Walking in Mind

A Trail of Thoughts

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A Separation


That late winter day, do you remember it still? The rain had passed, the sun was out and off we went, skipping work like a couple of truant teenagers, five or six miles up through the woods and back home along the vineyard trails.

We hardly said a word that afternoon, but later, when making some tea, you told me you’d kept your head high, your gaze wide. You talked to me about the sky that looked as if it had been painted by a young Yves Klein, about the little birds flitting in and out of the still dormant vines, about the light on the far-off sea. Only once, you said, did you kneel to ground, there where the white rocket flowers had colonized the field.

You were disappointed that I’d noticed none of these things, but courteous enough to listen when I compared the hole in the neighbour’s wall to the stoma in my belly — the Bocca della Verità, you said, shit will out. You carried on listening when I talked about how beautiful I found the still damp wood of the telegraph pole, the archipelago of algae on the rainwater puddle, the yolky lichen on the fallen mastic branch. Why didn’t you call me over? That was what you asked when I told you about the bitter almond flowers and the pawprint in the newly resurfaced track.

Not long after we went our separate ways. Your question haunts me still.











The Colour of What Matters

The loss of a loved one alongside whom we have grown in physical rather than solely emotional space, someone like a father, is not the same as the loss of someone we have felt deeply about from a distance, like a writer or musician. The reason for this is what interests me.

When an admired songwriter or storyteller dies, all we ever had of them – their work – continues to be present in its entirety. It is true that something remains of a lost father too, since he has disappeared only from the physical realm, and I may go on hearing his voice, and replying in kind, long after he’s gone. But this conversing with the dead does not compensate the physical loss. I may conjure up my father in words, argue with him still, come to love him more than before, but something of my embodied experience of him is forever beyond reach: the smell of watch oil on his craftsman’s fingers; the skin on the back of his hands, as thin to the touch as tissue paper; the trace of his hard and brittle backbone in that final embrace. The words and songs of Leonard Cohen have long meant much to me, but the death of a ladies’ man last year did not deprive me of things such as these.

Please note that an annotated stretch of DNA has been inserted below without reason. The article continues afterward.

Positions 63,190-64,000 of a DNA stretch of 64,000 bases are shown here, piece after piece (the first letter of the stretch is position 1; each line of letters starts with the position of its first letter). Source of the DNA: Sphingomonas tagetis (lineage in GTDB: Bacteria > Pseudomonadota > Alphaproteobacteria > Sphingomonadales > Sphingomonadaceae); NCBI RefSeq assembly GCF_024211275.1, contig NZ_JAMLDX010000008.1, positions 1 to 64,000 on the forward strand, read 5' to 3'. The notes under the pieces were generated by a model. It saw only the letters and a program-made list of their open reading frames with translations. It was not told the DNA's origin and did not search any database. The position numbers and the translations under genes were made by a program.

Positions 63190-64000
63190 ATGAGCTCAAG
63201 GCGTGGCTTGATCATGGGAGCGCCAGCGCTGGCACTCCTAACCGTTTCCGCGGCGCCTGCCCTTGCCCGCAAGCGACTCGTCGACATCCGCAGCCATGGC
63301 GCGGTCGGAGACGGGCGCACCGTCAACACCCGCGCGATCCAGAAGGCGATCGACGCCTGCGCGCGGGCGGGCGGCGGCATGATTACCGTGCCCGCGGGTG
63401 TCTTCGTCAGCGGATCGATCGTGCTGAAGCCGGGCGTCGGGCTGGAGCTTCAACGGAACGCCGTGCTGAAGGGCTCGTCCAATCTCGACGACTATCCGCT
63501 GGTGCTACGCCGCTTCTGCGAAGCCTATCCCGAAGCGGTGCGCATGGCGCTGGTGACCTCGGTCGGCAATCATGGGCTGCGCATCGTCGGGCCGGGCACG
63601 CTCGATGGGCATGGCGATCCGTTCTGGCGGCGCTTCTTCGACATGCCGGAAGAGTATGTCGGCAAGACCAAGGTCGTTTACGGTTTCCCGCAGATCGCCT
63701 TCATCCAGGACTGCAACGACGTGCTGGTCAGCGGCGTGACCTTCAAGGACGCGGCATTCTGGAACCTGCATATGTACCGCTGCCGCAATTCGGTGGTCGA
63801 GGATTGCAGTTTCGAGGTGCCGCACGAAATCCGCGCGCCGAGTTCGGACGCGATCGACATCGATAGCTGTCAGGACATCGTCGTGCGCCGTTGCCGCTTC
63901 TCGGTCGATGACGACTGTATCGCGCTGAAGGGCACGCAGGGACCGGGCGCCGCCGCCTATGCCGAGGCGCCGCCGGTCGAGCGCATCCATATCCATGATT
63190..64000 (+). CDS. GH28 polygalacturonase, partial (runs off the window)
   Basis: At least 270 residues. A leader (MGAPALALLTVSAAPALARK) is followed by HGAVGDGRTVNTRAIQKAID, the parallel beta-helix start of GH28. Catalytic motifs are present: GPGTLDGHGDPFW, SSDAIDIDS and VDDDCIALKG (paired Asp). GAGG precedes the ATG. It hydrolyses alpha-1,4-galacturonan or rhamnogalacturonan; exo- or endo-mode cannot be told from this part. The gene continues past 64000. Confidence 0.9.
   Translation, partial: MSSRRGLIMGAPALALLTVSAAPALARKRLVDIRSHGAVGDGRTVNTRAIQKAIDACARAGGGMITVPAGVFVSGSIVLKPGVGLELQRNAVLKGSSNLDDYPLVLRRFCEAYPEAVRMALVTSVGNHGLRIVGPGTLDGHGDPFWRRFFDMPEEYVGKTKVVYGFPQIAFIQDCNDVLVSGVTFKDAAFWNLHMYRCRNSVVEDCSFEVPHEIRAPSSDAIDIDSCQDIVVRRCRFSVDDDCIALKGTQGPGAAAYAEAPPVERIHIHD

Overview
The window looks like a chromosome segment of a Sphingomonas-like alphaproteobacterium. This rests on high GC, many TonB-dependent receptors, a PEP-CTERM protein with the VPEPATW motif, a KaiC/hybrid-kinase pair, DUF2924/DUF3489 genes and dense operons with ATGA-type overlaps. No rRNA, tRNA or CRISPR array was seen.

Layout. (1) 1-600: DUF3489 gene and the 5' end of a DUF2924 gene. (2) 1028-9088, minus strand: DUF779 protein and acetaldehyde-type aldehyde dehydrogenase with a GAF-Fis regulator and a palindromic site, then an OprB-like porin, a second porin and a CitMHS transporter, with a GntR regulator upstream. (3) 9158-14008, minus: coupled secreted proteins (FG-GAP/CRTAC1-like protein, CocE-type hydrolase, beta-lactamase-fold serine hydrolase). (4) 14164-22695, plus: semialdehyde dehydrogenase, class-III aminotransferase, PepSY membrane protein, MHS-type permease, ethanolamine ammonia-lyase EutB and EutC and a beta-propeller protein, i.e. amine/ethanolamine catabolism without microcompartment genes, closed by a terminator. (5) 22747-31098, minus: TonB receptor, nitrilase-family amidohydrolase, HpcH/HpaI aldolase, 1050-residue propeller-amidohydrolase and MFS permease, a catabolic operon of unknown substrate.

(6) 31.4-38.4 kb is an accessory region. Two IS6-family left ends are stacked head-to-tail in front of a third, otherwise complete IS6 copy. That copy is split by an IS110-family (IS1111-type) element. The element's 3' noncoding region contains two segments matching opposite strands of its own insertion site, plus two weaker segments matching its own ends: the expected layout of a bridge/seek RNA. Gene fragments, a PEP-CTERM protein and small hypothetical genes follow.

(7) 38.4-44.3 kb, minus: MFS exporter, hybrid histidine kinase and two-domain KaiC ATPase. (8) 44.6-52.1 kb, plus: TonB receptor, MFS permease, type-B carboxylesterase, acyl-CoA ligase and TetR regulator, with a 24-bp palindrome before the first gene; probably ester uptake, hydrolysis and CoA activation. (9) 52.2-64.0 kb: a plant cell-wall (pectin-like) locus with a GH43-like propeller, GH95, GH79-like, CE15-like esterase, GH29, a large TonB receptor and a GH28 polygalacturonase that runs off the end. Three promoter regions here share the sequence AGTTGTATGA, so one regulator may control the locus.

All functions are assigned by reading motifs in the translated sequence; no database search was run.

I thought of all this the other day while reading a book by John Berger. Since his recent death, I realised, he has become more, not less, present in my life, his work now occupying a little bookshelf of its own. I have gained, not lost. One of the things I have gained is a renewed curiosity in familiar things. This morning, while walking a stony trail through the scrubland to the west of town, I spotted my first wild poppy of the year. I crouched down to take a closer look and thought of what Berger says about poppies in the first few lines of his story, Once In Europa. How the hard shell of the poppy’s calyx is split open by nothing more than “a screwed-up ball of membrane-thin folded petals like rags”. Petals whose colour changes, in their unfolding, “from neonate pink to the most brazen scarlet”, the colour of my first poppy. “It is”, writes Berger, “as if the force that split the calyx were the need of this red to become visible and to be seen”. It is, I thought, crouching still, as if this red were the colour of what matters, of all that’s worth remembering. Tissue-paper petals, so delicate, such force.


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In the Pyrenees There is Beauty in Both Life and Death


High in the Catalan Pyrenees

a lignified cetacean,

a washed-up monument to deep time,

to the singularity of sea bed and mountain peak.


Mountain pine. Pinus uncinata

Mountain pine. Pinus uncinata



The Catalans call it clavell de pastor, shepherd’s carnation,

the name a reminder

that this is the wild source

of a flower we know from elsewhere,

a decoration for table or gravestone,

and once a symbol of revolution.



Maiden pinks. Dianthus deltoides

Maiden pinks. Dianthus deltoides



Its purple cowls draw the eye,

invite the hand to touch,

revealing nothing, yet,

of the poisonous heart

that for millennia

has served schemers

and fooled the unknowing.



Wolf’s bane, monkshood. Aconitum napellus

Wolf’s bane, monkshood. Aconitum napellus



Here at the source,

before contamination and ownership,

we may drink freely of the water of life.